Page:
The Blackhorn Mountain occurrence refers to several significant showings of gold and silver-bearing quartz veins which outcrop in the mountainous terrain south of Blackhorn Mountain. Work on the showings took place in two phases: the first was from their discovery in 1936 until 1939, and the second phase was between 1979 and 1988. Detailed information on the early work is given in the Minister of Mines Annual Reports for 1937 and 1938.
The area lies in the Stikinia Terrane and the Gambier overlap assemblage near the northeastern margin of the Jurassic to Tertiary Coast Plutonic Complex, within a complex stack of recumbent folds and imbricated, gently southwest-dipping thrust sheets (Geological Survey of Canada Open File 1163, Map 1713A). The northeast-directed thrusting placed Upper Triassic (Carnian) and Lower Cretaceous volcanic and sedimentary rocks over Lower Cretaceous (Hauterivian) sedimentary rocks (Geological Survey of Canada Open File 1163, Papers 88-1E, 89-1E; Geology 1991). The thrusting took place in the Late Cretaceous because the thrusts are cut by a quartz diorite intrusion dated at 68 million years by the uranium-lead method on zircon (Geological Survey of Canada Paper 88-1E). The area of economic interest lies within the imbricated Upper Triassic and Lower Cretaceous rocks. The local geology probably involves more than one thrust sheet, but as thrusts were not recognized as such in the pertinent data sources, a structural interpretation of the local stratigraphy is not attempted here.
Most of the area of the occurrence is underlain by andesitic tuff and breccia, metamorphosed at greenschist grade and usually described as greenstone, or as chlorite schist where the rocks are sheared. Minor shale or argillite or sericitic schist is intercalated with the volcanics. Locally there are units of sedimentary rocks, including limestone, shale, greywacke and conglomerate. In general, the strata strike north to northeast and dip moderately to the northwest. The area is intruded by numerous felsic to intermediate porphyritic dykes and sills; the dykes are generally steep, and strike east.
Mineralization is associated with large quartz veins, which are generally concordant with bedding or foliation in the host rocks, although most are irregular and discontinuous. The most important vein is at the Homathko adit, in pyritic andesitic volcanics. The vein varies from 0.3 to 1.0 metre in thickness, and strikes 050 degrees and dips 80 degrees northwest. The vein has a strike length of at least 60 metres, but is locally offset by steep, northwest-striking faults, and by a vertical, 2 metre-thick quartz porphyry dyke. The vein also contains calcite, mainly along fractures. The main quartz vein pinches out into a quartz-veined, chlorite schist shear zone, but its actual limits have not been defined.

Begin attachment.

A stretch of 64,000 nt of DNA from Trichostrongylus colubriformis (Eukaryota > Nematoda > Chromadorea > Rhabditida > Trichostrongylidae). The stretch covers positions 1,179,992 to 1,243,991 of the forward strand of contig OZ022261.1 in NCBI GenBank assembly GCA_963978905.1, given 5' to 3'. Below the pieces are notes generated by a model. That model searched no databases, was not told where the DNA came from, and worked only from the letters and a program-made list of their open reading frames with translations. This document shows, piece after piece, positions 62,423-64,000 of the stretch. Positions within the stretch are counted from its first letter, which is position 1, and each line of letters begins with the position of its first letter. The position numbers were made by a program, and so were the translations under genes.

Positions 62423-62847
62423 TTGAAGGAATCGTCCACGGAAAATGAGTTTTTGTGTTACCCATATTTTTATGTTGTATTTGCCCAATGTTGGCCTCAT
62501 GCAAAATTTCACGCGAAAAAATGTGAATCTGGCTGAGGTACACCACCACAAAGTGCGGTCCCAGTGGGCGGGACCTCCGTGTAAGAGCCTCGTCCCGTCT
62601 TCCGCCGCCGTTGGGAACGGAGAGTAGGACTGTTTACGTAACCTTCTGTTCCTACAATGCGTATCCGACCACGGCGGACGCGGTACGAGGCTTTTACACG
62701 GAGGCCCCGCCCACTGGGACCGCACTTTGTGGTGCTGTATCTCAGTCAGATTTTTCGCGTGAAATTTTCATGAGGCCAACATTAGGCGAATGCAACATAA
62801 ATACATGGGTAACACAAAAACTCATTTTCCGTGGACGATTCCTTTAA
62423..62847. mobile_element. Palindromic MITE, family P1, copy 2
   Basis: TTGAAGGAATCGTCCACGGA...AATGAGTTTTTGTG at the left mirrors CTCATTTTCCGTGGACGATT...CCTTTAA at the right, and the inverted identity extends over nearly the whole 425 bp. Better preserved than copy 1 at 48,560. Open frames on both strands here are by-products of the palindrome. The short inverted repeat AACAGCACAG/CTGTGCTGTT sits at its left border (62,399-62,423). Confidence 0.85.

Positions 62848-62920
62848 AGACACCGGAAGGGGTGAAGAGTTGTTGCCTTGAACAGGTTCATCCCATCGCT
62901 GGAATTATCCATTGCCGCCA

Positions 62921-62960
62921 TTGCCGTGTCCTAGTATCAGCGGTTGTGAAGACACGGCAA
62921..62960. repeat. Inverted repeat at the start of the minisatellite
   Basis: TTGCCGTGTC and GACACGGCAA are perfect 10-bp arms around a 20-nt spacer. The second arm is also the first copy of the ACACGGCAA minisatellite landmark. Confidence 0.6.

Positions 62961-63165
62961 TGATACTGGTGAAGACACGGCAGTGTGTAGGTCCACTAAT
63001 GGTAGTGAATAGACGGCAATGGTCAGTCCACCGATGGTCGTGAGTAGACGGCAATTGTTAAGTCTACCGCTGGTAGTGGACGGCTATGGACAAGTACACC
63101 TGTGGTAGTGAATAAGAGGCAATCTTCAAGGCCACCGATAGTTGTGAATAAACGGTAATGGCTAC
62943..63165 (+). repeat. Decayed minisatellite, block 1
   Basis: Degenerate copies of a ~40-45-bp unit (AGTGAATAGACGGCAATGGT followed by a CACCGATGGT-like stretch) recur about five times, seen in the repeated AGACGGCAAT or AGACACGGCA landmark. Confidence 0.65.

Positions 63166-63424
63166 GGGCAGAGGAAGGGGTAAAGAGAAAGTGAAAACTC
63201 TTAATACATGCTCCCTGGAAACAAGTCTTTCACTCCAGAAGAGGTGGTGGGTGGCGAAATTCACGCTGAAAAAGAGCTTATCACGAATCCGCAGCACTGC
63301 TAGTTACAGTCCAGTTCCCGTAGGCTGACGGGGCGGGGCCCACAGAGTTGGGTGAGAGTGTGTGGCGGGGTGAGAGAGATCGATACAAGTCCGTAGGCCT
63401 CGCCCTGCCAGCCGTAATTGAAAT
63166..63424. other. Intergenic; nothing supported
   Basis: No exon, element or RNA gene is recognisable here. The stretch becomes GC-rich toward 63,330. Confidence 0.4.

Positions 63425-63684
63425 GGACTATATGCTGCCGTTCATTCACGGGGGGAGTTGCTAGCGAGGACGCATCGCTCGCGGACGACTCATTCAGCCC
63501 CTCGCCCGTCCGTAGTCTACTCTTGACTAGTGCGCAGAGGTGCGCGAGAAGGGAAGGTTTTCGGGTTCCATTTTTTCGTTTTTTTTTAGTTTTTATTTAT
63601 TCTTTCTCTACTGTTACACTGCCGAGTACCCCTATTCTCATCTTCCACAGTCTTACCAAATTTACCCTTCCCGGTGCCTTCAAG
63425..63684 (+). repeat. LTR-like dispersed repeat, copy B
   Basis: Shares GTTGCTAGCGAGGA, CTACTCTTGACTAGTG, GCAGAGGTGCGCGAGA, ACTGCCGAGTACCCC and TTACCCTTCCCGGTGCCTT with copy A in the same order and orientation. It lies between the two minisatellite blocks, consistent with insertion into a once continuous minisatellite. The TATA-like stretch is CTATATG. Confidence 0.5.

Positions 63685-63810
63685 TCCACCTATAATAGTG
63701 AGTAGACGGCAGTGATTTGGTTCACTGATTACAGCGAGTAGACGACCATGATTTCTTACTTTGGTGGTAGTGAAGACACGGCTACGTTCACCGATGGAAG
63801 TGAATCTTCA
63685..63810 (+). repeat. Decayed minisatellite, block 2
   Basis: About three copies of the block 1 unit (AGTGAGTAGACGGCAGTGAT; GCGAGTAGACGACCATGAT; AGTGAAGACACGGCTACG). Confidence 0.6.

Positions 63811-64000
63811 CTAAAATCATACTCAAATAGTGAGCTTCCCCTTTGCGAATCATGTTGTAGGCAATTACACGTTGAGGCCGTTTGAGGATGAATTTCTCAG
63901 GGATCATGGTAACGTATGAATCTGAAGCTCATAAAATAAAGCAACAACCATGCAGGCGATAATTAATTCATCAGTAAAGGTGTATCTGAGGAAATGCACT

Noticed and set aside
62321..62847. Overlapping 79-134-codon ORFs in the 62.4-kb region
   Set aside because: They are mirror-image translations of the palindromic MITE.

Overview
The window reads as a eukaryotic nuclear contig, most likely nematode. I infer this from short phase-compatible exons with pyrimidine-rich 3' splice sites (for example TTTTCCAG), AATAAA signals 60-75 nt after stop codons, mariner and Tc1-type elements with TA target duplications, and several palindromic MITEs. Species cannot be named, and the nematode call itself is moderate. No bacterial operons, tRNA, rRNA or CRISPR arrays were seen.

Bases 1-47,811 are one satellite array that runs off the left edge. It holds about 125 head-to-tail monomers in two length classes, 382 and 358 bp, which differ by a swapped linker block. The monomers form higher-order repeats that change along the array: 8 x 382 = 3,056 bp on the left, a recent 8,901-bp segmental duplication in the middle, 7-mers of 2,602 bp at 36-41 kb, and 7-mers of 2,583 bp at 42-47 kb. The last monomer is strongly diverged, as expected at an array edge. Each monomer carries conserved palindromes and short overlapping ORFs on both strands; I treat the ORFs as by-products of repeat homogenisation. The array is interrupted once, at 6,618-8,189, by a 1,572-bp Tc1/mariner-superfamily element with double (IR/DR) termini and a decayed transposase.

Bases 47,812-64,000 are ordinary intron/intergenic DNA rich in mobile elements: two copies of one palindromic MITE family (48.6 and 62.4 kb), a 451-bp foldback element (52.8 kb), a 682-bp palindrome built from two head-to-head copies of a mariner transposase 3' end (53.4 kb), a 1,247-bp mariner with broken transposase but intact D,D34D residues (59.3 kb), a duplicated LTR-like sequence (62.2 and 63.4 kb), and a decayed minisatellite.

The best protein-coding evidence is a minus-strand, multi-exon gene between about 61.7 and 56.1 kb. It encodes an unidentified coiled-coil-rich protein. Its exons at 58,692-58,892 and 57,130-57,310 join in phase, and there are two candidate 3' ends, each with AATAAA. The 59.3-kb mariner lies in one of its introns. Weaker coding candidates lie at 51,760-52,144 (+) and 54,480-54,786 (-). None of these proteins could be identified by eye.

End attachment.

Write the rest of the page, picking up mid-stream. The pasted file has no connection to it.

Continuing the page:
Chloritic and sericitic alteration of the host rock, or of inclusions in the quartz vein, is common, as is some silicification. The vein contains up to 10 per cent sulphides, averaging 2 per cent; in order of abundance, these are arsenopyrite, pyrite or pyrrhotite, sphalerite, chalcopyrite and galena. Pyrite is disseminated whereas the other sulphides tend to be in small masses. Visible gold occurs as fine grains on fracture surfaces, suggesting that it may have been introduced later than the other minerals (Minister of Mines Annual Report 1938). One such sample assayed 653 grams per tonne gold and 148 grams per tonne silver (Assessment Report 10654). An uncut average of 5 chip samples taken over 0.5 metre in sulphide-bearing quartz or quartz-carbonate vein material, locally with visible gold, was 71.7 grams per tonne gold and 56.2 grams per tonne silver (Assessment Report 10654). More typical values of samples from the adit are between 5 and 50 grams per tonne gold, and between 7 and 40 grams per tonne silver (Assessment Reports 9575, 12691; Minister of Mines Annual Reports 1937, 1938).
An area of about 1 square kilometre centred on the Homathko adit contains several other mineral showings in pyritic or limonitic (oxidized) sheared volcanics (Assessment Reports 9575, 12691), or in oxidized conglomerate (Assessment Report 17858).
Most of the development work that has been done was between 1936 and 1939, during which time the Homathko Gold Mines Limited company was formed. This work included the underground drifting, trenching, and 640 metres of diamond drilling over several holes. In addition, a mill was constructed locally, which processed 3.18 tonnes of high- grade ore from the Homathko adit and surface workings. This resulted in the recovery, by amalgamation, of 275 dollars of gold, from an average grade of milled ore of approximately 79 grams per tonne gold (Minister of Mines Annual Report 1937).
The more recent work has concentrated on prospecting the old workings, with some new, short diamond drilling and blasting. One verdict is that the mineralized quartz veins have restricted lengths and widths, limiting potential tonnage at high grades, although low- grade, bulk tonnage potential remains (Assessment Report 12691).